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Old 01-24-2021, 11:07 AM   #1
partchanger123
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Default Brake/Engine Problems

Greetings, my question is rather long so I apologize if I miss pieces of the puzzle or don't make perfect sense.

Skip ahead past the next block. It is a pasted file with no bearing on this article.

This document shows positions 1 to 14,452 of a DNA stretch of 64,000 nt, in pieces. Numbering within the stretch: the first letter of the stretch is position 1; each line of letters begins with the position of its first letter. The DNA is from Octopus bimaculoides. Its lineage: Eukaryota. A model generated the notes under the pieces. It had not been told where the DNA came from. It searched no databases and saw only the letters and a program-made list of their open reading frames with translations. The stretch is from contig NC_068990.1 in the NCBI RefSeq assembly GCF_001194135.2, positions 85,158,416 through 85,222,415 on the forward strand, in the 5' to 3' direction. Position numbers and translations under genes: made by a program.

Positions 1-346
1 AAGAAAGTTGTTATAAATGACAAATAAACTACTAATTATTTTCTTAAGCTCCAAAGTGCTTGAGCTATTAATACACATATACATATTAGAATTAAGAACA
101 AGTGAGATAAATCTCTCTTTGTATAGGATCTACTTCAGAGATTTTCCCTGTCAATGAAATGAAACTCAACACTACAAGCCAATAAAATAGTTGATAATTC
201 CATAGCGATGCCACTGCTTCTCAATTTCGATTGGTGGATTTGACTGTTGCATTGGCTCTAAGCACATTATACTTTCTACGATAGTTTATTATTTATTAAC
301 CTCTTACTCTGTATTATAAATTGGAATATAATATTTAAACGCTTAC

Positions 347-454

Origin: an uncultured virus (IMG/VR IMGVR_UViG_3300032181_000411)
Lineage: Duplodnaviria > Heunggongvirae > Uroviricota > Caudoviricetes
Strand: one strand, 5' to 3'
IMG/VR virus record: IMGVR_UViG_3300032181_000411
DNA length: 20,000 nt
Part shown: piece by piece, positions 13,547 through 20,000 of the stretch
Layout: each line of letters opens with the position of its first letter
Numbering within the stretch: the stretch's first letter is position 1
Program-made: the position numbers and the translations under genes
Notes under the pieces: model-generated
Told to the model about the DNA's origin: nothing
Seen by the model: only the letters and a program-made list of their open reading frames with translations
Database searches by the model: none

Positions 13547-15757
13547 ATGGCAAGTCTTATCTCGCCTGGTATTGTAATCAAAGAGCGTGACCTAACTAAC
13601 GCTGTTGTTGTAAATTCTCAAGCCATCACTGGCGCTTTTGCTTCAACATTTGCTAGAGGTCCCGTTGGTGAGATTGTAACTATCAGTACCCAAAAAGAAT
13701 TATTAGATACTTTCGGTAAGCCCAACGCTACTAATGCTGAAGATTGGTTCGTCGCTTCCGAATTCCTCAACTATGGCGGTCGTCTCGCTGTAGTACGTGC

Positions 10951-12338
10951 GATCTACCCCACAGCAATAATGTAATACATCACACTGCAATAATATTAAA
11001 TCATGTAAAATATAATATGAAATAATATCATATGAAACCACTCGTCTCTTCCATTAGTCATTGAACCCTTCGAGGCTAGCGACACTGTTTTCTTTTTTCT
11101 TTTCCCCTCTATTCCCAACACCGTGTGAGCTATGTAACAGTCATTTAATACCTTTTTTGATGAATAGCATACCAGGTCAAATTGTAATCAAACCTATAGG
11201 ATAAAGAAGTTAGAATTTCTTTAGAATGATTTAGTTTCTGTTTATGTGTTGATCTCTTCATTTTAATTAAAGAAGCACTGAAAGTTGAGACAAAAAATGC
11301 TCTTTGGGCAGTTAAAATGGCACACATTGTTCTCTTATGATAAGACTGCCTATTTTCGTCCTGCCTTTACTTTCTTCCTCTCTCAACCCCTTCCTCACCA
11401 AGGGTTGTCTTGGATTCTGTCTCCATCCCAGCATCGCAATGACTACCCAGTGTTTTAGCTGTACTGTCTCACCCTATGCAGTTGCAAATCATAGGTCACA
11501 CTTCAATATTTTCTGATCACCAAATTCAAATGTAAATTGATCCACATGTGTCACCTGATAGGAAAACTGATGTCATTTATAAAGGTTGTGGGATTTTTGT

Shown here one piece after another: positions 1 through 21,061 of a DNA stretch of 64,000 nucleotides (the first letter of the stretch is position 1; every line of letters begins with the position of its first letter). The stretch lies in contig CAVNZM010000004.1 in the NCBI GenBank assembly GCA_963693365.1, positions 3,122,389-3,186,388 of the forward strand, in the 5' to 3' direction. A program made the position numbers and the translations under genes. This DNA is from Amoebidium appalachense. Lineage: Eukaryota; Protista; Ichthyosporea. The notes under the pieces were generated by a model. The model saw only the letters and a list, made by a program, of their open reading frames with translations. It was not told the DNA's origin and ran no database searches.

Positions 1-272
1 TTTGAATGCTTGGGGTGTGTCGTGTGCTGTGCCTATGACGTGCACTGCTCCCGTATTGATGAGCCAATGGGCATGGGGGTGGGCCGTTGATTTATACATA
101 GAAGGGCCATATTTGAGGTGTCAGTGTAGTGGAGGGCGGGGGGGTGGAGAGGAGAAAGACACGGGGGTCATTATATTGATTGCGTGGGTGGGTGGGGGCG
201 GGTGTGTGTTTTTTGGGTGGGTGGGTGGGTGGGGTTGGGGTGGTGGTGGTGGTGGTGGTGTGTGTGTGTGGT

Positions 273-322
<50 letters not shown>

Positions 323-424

The cars is a 2001 Saturn SL1 with 1.9l and non anti-lock brakes. 180,000 miles. One morning I started it to go to work, and it didnt seem to be running quite right. I thought maybe it was a slight fuel issue and would come out of it, but no such luck; within a mile it was sputtering and missing terribly and the check engine light was flashing. Checking the codes later, the only code that it showed was 0300 (Random Misfire). Doing minimal research and having had a Saturn prior to this one, I assumed it was do for an intake gasket and that was the cause. However, further inspection (tear down) revealed that the intake gasket had been replaced prior and was in fact just fine. In that process however I noticed that the vacuum line connecting the brake booster to the intake had signs of moisture. Further inspection revealed that the brakes were now spongy and the fluid reservoir was nearly empty. Now my thought is that the seal went out in the master cylinder and is dumping brake fluid into the intake, simple enough fix. So I installed a new master cylinder (bench bled before putting it in). I know I will probably need to bleed out each line for everything to be perfect, but I wanted to see if the engine would run normally first. Upon starting the engine, it seems to run a little smoother, but still misses and stumbles even after spraying some cleaner in the intake and working it a little, and continues to rethrow the 0300 code. Also, my brakes are still not operating properly; with the engine off, the pedal firms up after 1 pump and is rock hard. With the engine running, the pedal will go right to the floor no matter how many times you pump it. The vacuum line from the intake to the booster is definitely pulling a vacuum; if I remove it from the booster with the engine running, the engine will idle faster. And if I plug it (place my finger over it) it will kill the engine. After a fair amount of brake pedal pumping and idling time the master cylinder is still full, and no new signs of brake fluid on the floor.